1. Obtaining counts tables from raw reads
The initial processing stages of the HE analysis pipeline are shared with the differential expression pipeline. Specifically, before performing HE analysis using Single-cell RNA-seq analysis, we must go through the same steps used for total RNA-seq on Genestack:
- Perform QC and preprocessing of raw reads for each sample
- Map the raw reads from each sample to the A. thaliana genome
- Create count tables with the number of reads mapped to each annotated feature in the reference genome
In addition, the raw reads must also be mapped to the Homo sapiens reference genome, and the read counting step repeated for the resulting mapped reads files, in order to produce counts tables for the spike-in data. In both cases, we will use the default parameters of the Spliced mapping and Quantify coverage in annotation applications, with only the reference genome (A. thaliana for the “actual” mapping and H. sapiens for the spike-in mapping) differing between the two mapping steps.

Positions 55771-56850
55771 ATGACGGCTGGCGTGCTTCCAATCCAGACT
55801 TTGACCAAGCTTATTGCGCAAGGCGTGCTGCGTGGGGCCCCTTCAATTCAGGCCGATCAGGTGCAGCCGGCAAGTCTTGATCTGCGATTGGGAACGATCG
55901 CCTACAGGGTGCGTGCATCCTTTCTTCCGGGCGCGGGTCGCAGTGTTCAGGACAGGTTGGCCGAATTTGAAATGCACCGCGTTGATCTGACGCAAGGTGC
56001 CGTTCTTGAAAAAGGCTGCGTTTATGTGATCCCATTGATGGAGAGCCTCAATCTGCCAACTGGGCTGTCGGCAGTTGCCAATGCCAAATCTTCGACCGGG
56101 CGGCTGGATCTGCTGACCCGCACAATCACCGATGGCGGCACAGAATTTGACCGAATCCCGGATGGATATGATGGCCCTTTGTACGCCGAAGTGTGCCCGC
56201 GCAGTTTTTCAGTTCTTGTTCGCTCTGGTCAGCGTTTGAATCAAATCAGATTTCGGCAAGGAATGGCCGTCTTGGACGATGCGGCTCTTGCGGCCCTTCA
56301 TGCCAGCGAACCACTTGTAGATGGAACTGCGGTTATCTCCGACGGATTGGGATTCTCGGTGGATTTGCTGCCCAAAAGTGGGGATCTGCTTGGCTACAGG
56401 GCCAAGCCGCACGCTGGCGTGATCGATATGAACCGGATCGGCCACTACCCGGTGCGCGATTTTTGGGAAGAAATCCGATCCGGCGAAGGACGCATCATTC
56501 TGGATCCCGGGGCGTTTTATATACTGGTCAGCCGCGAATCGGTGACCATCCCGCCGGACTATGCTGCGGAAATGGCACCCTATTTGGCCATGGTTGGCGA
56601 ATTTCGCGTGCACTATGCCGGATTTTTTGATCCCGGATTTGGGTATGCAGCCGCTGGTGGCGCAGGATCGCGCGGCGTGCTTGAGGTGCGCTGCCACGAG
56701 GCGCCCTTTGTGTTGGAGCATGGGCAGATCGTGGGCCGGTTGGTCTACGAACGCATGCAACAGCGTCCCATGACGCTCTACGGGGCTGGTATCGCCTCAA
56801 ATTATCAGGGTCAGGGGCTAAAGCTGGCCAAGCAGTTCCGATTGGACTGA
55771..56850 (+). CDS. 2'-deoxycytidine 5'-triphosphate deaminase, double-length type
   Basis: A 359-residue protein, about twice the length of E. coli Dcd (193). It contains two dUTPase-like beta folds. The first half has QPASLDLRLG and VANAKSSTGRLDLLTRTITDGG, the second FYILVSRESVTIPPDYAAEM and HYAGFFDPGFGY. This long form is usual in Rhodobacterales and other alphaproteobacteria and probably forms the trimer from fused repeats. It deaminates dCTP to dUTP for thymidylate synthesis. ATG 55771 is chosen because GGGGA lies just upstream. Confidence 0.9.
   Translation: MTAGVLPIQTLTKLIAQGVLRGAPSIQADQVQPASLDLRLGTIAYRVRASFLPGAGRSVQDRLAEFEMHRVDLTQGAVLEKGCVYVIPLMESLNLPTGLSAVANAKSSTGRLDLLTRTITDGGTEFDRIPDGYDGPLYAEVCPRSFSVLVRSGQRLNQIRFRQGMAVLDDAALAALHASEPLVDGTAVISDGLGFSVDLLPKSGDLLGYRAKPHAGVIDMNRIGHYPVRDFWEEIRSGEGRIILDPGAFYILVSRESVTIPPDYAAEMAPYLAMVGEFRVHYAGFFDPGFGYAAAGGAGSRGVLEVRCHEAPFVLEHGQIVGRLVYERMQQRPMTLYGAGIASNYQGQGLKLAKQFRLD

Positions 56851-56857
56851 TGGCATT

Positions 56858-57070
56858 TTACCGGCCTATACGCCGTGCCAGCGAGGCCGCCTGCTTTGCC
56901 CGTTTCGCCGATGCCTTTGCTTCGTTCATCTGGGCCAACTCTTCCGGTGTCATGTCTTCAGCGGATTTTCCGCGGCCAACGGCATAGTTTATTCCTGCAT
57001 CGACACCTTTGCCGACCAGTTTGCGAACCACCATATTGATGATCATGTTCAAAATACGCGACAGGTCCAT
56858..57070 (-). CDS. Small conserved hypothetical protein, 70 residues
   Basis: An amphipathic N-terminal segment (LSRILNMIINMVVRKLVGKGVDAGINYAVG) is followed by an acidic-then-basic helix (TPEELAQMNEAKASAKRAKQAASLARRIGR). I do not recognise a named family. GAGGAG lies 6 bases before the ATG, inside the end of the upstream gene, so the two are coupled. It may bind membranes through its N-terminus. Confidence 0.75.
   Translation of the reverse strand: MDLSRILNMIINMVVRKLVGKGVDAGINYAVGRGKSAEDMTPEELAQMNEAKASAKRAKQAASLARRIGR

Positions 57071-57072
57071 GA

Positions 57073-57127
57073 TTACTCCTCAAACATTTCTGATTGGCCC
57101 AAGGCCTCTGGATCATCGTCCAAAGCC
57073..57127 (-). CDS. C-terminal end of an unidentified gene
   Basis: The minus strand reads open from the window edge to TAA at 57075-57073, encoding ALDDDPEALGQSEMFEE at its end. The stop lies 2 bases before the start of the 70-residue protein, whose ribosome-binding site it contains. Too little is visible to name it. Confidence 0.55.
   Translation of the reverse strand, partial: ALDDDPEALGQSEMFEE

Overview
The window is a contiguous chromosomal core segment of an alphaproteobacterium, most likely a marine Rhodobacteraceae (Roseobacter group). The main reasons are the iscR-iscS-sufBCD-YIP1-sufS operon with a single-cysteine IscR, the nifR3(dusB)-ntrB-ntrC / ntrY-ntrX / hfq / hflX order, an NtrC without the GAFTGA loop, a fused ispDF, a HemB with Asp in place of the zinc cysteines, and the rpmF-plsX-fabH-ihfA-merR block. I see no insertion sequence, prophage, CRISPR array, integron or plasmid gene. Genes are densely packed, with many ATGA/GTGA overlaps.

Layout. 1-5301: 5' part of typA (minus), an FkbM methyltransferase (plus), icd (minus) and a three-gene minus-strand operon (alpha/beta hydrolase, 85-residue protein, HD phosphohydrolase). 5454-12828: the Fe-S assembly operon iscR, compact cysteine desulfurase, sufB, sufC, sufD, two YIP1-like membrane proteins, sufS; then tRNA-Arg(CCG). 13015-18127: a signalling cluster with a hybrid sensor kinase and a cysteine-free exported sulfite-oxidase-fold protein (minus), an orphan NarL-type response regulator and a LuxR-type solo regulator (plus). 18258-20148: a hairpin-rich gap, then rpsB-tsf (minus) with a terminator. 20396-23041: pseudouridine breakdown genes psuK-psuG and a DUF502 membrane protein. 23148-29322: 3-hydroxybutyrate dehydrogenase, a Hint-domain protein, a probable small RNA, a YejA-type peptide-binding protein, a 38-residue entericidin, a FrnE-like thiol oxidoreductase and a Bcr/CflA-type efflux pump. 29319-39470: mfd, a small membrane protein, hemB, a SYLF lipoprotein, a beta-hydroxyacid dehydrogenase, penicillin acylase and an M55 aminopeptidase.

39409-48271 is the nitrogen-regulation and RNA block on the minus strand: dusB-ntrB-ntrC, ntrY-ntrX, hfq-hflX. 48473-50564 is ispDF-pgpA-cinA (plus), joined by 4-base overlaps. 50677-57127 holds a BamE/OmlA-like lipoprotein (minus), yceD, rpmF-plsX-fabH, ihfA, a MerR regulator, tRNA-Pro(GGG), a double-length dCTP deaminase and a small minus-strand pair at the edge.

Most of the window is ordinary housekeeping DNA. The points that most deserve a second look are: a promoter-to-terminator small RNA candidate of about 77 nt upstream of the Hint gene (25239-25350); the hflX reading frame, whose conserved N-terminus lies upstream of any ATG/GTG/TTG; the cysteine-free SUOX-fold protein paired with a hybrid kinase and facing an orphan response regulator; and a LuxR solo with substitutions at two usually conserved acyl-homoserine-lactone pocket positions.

The raw and mapped reads files and counts tables for the sample data set are all available on Genestack in the Tutorials folder. On the next page we will test heterogeneous gene expression.
2. Testing for heterogeneous expression
We will now use the Single-cell RNA-seq analysis application to identify those genes which show a strong biological variability across the samples. The Analyse application takes as input the folder containing the biological counts tables, and optionally the folder containing the technical counts tables. Technical counts are not required, but if they are provided, there needs to be a technical counts table for each biological counts table.To create a new single-cell RNA-seq analysis file, we first select the folder containing the biological counts tables (Counts tables for A. thaliana), and then the folder containing the technical counts (Counts tables for spike-ins). We then go to Analyse → Single-cell RNA-seq analysis. This will create a new file and put it directly into your ‘Created Files’ folder.
Several options are available for this analysis: